Richard Heinberg

Mmhmm. Yeah, that’s a good one. I guess you could say that indigenous peoples and especially hunter gatherers were the original power geniuses. They eliminated bullies through ostracism, or if necessary by executing them. They made all their important decisions by consensus. Authority within their societies was always situational depending on who had the relevant skills and experience. Men had their areas of special ability and women had theirs. Of course, it wasn’t paradise and groups sometimes fought each other over foraging territory. But when you look back, just about everything that we try to do in modern civilization to keep economic and political power within bounds can be seen as a way of trying to somehow approximate or recover the balance and the freedoms that we enjoyed back then.

Of course, now we have vast power in the form of fossil fuels. And that’s really upset our relations with nature and with one another. Somehow we’ve got to limit that power or the whole human enterprise goes bust. Of course, collectively, our challenge is to zero out our carbon emissions. But this is ultimately going to require behavior change. I’ve always advocated like, day long or week long energy fasts as a way of coming to understand just how dependent we are personally on these relatively new energy sources, and how freeing it is to unplug. That makes it easier to come to grips with the kinds of collective restraints we’ll need in order to minimize the threat of climate change. Maybe we can think of similar sorts of exercises to help ourselves think more creatively about species extinctions and resource depletion, pollution, and economic inequality. Moderation, and reciprocity have to start somewhere. And the best place is in our own lives in our own households, our communities. It’s a matter of noticing how much power you have that’s actually contributing to environmental destruction and inequality. And how you take it for granted. And then of finding other ways of sharing and using power that are less harmful and that actually make you feel empowered by doing something. Even if it’s as simple as sharing with your neighbors, or going for a walk, or paying attention to nature. So it’s as much about finding new forms of power as it is about giving up power all together.

Rob Dietz

Well, you always have a way of helping me and people that read your works see the world differently. And I really appreciate that about you. Richard Heinberg is the author of “Power: Limits and Prospects for Human Survival,” set for publication in September of 2021. You can find out more about that at postcarbon.org. Thanks so much, Richard, for visiting Crazy Town.

Richard Heinberg

Hey, it’s always a pleasure, Rob. Good talking with you.

Jason Bradford

Thanks for listening to this episode of Crazy Town.

Asher Miller

Yeah, if by some miracle, you actually got something out of it, please take a minute and give us a positive rating or leave a review on your preferred podcast app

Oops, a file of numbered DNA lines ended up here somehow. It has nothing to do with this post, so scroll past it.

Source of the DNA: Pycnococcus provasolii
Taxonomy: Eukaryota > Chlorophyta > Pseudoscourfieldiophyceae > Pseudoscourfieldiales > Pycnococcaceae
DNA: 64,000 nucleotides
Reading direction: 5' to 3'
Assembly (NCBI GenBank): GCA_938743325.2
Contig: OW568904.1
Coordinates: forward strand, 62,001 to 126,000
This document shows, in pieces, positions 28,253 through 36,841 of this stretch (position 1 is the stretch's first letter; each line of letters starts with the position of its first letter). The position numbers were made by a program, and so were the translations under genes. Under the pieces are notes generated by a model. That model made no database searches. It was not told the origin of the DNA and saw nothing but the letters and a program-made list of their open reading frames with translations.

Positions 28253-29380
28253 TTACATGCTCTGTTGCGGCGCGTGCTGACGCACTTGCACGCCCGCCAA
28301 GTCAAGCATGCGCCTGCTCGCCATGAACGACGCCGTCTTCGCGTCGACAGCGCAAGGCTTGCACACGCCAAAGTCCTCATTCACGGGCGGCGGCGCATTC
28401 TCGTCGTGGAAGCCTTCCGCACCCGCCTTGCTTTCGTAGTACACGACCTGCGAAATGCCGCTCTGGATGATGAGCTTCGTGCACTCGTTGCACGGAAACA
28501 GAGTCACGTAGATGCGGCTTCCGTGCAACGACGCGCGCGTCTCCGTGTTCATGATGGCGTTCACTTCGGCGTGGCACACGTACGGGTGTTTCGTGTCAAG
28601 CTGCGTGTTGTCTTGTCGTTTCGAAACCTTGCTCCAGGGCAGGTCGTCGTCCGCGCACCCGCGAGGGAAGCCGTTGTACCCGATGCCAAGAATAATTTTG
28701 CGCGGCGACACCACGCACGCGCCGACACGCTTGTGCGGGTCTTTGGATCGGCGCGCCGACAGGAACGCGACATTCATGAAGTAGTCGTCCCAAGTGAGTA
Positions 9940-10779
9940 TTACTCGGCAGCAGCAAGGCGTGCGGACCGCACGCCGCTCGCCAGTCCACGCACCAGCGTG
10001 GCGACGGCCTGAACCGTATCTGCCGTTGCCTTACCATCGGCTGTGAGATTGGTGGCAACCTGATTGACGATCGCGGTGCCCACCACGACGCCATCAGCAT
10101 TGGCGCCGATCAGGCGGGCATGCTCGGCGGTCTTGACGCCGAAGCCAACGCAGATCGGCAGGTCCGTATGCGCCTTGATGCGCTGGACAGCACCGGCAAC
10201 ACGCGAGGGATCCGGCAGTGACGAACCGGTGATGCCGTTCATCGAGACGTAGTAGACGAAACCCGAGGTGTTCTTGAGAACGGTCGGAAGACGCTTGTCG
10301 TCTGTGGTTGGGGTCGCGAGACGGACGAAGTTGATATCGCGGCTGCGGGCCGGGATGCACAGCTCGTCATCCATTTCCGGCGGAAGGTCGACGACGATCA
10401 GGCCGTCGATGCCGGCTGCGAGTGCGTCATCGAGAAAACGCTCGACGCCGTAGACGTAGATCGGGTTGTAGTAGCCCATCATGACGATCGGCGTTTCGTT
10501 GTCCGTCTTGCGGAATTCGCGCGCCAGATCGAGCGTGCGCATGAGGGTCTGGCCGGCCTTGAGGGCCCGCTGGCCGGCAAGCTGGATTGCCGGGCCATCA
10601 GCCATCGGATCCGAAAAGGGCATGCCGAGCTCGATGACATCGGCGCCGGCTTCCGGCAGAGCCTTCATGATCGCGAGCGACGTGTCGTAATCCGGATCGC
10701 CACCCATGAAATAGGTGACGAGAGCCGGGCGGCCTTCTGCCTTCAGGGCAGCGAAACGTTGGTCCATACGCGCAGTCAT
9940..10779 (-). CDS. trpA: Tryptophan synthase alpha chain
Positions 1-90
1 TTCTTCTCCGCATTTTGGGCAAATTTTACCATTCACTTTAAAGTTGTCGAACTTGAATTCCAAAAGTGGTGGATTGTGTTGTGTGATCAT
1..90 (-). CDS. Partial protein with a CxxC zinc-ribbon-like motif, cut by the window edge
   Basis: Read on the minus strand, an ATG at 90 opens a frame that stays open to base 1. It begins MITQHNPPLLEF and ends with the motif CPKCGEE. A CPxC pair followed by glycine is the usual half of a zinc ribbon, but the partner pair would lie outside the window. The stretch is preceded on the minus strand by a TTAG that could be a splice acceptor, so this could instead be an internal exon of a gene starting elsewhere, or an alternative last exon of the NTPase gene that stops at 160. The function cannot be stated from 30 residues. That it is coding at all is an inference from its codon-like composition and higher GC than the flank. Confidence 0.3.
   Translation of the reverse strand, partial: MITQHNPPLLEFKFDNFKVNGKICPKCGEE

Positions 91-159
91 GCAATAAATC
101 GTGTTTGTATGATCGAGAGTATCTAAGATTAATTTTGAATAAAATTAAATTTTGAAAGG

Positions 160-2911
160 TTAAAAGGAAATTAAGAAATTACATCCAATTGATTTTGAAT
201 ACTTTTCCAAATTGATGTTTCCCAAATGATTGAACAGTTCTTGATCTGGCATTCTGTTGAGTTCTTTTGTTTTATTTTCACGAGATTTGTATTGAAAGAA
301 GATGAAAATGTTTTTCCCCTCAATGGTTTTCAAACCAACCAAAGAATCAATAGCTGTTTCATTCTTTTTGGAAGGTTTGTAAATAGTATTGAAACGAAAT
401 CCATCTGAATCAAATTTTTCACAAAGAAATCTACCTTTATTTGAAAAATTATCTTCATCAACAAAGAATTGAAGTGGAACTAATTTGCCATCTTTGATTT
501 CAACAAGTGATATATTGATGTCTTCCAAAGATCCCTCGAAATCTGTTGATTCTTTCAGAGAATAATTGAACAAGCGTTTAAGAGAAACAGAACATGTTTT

Rob Dietz

And thanks to all our listeners, supporters and volunteers, and special thanks to our producer Melody Travers.

Jason Bradford

Hey, guys, I’m thinking I might have to take a little respite from the show. Not right away, I have to plan this out carefully. But it’s actually something I learned about one of our sponsors. It’s called the Powerdown Bar.

Rob Dietz

Was it invented by Richard Heinberg?

Asher Miller

It was sort of inspired — He inspired the inventors of this. But also they were inspired by the notions of the maximum power principle and the need to sort of work with our environments. I’m thinking over the winter, I’m going to take one of these. What it does. you eat one and you won’t wake up for about five months. So I might do like three quarters of one.

Asher Miller

How many calories are in this thing?

Jason Bradford

Well, not many calories. In fact, there’s actually a problem in that you should put on a lot of extra weight before you eat one of these because you’re going to lose 40 to 80 pounds.

Asher Miller

In hibernation?

Jason Bradford

In hibernation.

Rob Dietz

I’m glad, Jason, that you have such good relations with our sponsors because you’re the one who’s going to take the “put you down for 5 months.”

Asher Miller

So this is a pill that basically has this massive shot of like heroin in it, or something?

Jason Bradford

No, it’s a proprietary ingredient.

Asher Miller

Oh, we don’t know what it is?

Jason Bradford

I don’t even know but it’s been approved. So, you know, it’s totally legal. Totally on the up and totally legal. And, hey, you know, it really cuts down on laundry. You save money. You can cancel all your subscription services.

Asher Miller

You need to get somebody to come in every once in a while to turn you over so you don’t bedsores.

Jason Bradford

Well there is that additional cost.

Asher Miller

And a catheter to put in. Sorry, I don’t mean to . . .

Rob Dietz

Can we just say, “happy hibernation,” and be on our way?

Jason Bradford

Yeah. Clear your calendars and eat a Powerdown Bar, folks.